Passed in 1964, Title VII bans discrimination on the basis of race, color, religion, sex, or national origin. Sexual harassment falls under Title VII because it’s discrimination based on sex. Use compliance with Title VII as a baseline to build an ethical culture with a clear stance against all types of discrimination.
Only 6 states mandate anti-harassment training by both public and private employers (California, Connecticut, Delaware, Maine, Massachusetts, and New York). However, small business owners can illustrate their position on discrimination and harassment by requiring training sessions for all employees. Also, make resources for ongoing training known and available. Have a clear, no-tolerance policy in place for discrimination. Provide company resources and procedures for employees to report unethical behavior, share complaints, and find support for ethical dilemmas.
2. Pregnancy Discrimination Act and FMLA
The Pregnancy Discrimination Act bars discrimination based on pregnancy, and the Family Medical Leave Act guarantees job-protected leave and continuation of healthcare. Small business owners can go above these compliance requirements to shape an inclusive workplace and ethical culture in a few ways:
- Help pregnant women feel more comfortable in the workplace by explicitly supporting accommodations like time off for doctor’s appointments
- Make sure you have a plan in place pre- and post-maternity leave
- Provide a comfortable lactation space where new mothers can relax while pumping. Companies are required to provide lactation spaces. Offering amenities to create a tranquil place beyond what’s required by law is an easy way to support mothers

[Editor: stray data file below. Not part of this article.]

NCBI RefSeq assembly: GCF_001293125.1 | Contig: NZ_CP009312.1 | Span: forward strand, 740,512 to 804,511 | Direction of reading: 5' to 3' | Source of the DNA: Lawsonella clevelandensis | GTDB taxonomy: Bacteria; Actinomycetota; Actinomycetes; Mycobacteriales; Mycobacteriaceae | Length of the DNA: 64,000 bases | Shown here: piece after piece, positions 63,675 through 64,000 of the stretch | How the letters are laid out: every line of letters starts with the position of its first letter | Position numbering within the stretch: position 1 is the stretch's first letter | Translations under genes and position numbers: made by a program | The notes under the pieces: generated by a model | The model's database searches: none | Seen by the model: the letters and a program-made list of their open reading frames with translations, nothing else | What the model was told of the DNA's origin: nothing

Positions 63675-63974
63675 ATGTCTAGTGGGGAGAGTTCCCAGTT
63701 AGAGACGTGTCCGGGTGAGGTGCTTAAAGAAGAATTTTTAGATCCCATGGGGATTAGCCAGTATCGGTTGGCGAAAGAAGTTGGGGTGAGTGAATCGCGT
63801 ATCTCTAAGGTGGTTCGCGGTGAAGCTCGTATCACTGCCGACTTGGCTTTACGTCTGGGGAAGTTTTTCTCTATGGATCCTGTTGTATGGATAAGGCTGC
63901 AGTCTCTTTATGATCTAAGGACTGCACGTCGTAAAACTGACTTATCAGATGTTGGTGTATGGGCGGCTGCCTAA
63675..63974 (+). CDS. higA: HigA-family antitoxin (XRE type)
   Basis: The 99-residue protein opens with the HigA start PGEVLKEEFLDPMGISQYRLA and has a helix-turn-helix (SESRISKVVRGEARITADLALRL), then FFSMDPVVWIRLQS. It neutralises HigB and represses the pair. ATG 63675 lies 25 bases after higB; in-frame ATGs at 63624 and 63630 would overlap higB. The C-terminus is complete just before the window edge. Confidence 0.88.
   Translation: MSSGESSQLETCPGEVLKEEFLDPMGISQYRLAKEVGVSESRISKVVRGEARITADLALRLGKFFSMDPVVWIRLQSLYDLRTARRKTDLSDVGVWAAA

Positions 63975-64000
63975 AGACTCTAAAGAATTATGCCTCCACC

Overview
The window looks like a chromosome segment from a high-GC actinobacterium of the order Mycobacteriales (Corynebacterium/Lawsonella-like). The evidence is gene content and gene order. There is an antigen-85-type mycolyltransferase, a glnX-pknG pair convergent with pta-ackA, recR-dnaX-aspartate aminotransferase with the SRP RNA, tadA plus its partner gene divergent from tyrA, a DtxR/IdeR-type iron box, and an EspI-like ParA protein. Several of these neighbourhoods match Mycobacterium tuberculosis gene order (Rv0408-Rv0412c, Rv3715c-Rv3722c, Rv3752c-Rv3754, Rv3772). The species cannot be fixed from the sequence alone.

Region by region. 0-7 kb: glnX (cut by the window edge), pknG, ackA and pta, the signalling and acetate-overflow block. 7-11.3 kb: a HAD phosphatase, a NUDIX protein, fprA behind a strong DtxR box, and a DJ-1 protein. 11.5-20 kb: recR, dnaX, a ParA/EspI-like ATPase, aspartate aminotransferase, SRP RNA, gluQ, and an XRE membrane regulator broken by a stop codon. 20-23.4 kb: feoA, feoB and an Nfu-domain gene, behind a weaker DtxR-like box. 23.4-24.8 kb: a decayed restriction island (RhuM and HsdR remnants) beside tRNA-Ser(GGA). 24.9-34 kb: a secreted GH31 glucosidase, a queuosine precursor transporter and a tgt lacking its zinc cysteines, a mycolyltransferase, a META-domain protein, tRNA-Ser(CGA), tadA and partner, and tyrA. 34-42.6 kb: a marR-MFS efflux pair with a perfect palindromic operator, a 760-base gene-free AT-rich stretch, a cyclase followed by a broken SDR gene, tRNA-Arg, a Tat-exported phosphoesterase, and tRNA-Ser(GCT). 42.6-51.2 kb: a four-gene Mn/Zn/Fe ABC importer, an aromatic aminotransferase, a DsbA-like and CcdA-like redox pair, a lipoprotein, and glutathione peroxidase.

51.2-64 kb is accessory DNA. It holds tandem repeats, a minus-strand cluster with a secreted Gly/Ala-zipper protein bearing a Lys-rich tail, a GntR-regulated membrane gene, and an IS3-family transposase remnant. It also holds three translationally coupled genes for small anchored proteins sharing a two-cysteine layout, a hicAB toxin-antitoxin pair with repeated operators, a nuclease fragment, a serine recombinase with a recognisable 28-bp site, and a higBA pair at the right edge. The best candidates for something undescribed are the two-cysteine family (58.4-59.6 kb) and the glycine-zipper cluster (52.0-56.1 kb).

3. Americans with Disabilities Act
ADA stipulates that employers are responsible for making reasonable accommodations to those with disabilities.
Employers can foster inclusive workspaces for all by taking small steps. For example, they can make their job application process accessible, including for blind or low-vision individuals, and use inclusive communication tools, like intraoffice messengers with accessibility settings.
4. Age Discrimination Employment Act
Creating an ethical workplace goes beyond just the physical workplace – it also encompasses digital ethical behavior. Check out your website and social media accounts. Do you display only younger workers?
Be proactive in combating age discrimination by reviewing your application process and digital presence. Watch out for words like “digital natives” and dropdown menus for birth dates on online applications which don’t go beyond 1980.
Ageism is illegal — but it also can be a missed business opportunity. Mid-career individuals are loyal, have decades of experience, and usually want to share their knowledge and expertise.
Organize a mentorship program between the various generations at your small or medium-sized business. This can help engage workers and foster collaboration between the various age groups.
5. Occupational Safety Hazards Act (OSHA)
OSHA says that workers have the right to a safe workplace, free from known dangers and serious hazards. The specific requirements vary by industry. Small business owners can support a + by being clear about dangers. They also should have documented security procedures in place and require safety training.
For office workers, small business owners might consider subsidizing ergonomic modifications that employees request. Computer work is hard on the body, and providing standing desks, specialized chairs, and trackball mice are ways to help combat repeated strain injuries.